This week I’ve been poring through the page proofs of The Next Mormons: How Millennials Are Changing the LDS Church, which Oxford will release in March. It’s been exciting to see the typeset, finalized book, almost ready to go.
This week was big for another reason. The book’s website is finished, thanks to Benjamin Knoll. There you can find out about the survey (including answers to fundamental methodology questions about how this data were collected), download a copy of the survey wording (which makes for great small group discussions), and follow topical links to every blog post, media interview and journal article that discusses the results we’ve published so far.
And . . . drum roll . . . although the publication date is still six months out, we already have final cover art. I simply love it.
What tickles me most about the cover is that the designer has intuited one of the most crucial themes of the book: young adult Mormons who are still in The Church of Jesus Christ of Latter-day Saints are devout in many ways — for example, as the image would suggest, they exhibit some of the most devotion to the scriptures of any generation. (It’s a little hard to tell, but that’s a four-column book she’s reading. Scripture mastery for sure.) In their spiritual practices millennials often demonstrate a hunger for depth and relationality. They had the highest rates of home and visiting teaching, for instance, back when that was still a thing. They are also the generation of Mormons most likely to report regularly sharing their faith with others.
And yet, in other ways, particularly in their observance of the Word of Wisdom, consumption of explicit media, and greater likelihood of having tattoos than older Mormons, millennials are a different breed. They are not practicing your grandmother’s Mormonism. They are almost equally likely to be Democrats as Republicans.
So the way the cover subtly hints at this with the reader’s black fingernails is spot on.
Moreover, the use of the pink is symbolic to me of some of the shifts I’m seeing in the data. Younger Mormon women are more traditional than other women their age but not nearly as traditional as the Mormons who’ve gone before them. Change is underway. A majority say they are bothered by the fact that women don’t hold the priesthood, and about half report wanting a marriage where the husband and wife both work outside the home and share the responsibility for child care.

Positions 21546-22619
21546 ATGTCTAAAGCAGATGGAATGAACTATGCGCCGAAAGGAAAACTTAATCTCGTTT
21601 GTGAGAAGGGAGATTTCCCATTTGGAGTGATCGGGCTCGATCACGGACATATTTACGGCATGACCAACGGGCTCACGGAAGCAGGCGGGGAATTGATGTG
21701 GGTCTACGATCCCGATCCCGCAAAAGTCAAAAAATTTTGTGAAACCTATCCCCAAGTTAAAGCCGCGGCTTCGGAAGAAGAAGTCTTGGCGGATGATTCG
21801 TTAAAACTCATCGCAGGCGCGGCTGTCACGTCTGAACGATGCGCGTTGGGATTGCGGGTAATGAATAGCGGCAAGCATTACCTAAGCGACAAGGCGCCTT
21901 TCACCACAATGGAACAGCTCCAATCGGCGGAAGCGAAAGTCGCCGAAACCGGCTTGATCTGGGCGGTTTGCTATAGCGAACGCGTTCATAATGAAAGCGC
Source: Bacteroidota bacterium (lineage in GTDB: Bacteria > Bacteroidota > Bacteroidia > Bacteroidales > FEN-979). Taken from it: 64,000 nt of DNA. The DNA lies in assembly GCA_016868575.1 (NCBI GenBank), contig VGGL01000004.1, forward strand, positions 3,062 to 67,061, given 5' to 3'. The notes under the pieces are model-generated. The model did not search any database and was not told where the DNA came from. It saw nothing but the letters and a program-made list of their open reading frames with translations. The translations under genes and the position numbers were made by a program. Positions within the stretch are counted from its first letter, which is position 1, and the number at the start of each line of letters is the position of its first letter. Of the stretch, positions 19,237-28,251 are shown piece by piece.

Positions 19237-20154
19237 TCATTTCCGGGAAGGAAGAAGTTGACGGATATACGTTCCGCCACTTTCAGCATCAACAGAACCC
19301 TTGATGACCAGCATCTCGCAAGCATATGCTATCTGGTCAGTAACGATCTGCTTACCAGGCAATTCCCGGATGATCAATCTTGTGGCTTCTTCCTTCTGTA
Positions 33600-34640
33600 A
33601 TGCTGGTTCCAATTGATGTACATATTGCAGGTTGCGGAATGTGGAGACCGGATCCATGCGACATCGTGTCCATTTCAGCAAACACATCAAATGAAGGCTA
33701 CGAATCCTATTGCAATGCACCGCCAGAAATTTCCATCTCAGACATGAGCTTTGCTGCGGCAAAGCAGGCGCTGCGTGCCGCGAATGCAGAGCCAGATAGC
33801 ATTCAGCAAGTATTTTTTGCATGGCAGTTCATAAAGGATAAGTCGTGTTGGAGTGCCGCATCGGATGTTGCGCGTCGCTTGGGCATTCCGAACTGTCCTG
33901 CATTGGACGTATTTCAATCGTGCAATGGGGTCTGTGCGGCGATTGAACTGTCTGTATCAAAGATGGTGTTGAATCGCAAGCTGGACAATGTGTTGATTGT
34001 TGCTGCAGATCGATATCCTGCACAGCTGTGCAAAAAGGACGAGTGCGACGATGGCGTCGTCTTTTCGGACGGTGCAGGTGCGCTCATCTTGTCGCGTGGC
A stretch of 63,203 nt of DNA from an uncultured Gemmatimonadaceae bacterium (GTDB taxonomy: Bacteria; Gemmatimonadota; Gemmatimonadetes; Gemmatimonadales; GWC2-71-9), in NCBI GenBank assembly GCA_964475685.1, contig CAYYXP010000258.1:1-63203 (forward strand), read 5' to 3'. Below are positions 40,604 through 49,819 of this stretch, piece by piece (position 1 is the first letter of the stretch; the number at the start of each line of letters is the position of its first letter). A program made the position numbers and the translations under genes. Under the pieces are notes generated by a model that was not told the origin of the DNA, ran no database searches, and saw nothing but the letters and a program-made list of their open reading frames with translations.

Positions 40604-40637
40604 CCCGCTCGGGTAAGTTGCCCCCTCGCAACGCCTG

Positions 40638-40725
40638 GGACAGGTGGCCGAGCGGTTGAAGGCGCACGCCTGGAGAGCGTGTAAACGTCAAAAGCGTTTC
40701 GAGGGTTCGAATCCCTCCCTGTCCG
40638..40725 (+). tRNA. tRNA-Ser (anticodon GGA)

And those are just the women who remain affiliated with the church. Among former Mormon women, The Next Mormons survey found that the church’s emphasis on traditional women’s roles was a significant source of discontent for women who had left.
The book also chronicles that the overall tide of such disaffiliation is rising, for both young men and women. I’ll address this more fully when we get closer to publication, but for our purposes here let me say that Mormonism used to retain about three-quarters of people who were raised in the fold. Now we appear to be keeping about half, for a variety of reasons. That’s not terribly unusual in today’s religious climate, but it is of course a concern to many parents, bishops and seminary teachers who are wringing their hands and wondering what is causing the exodus.
As I have been talking about this research to groups of Mormons around the country, I’ve been so impressed by the questions and observations of the people who show up, especially young adults. If we alienate them, it’s our loss; I feel it keenly. But here’s the thing: The Mormon kids are all right. They may not look like you and act like you, but they are people of strong faith.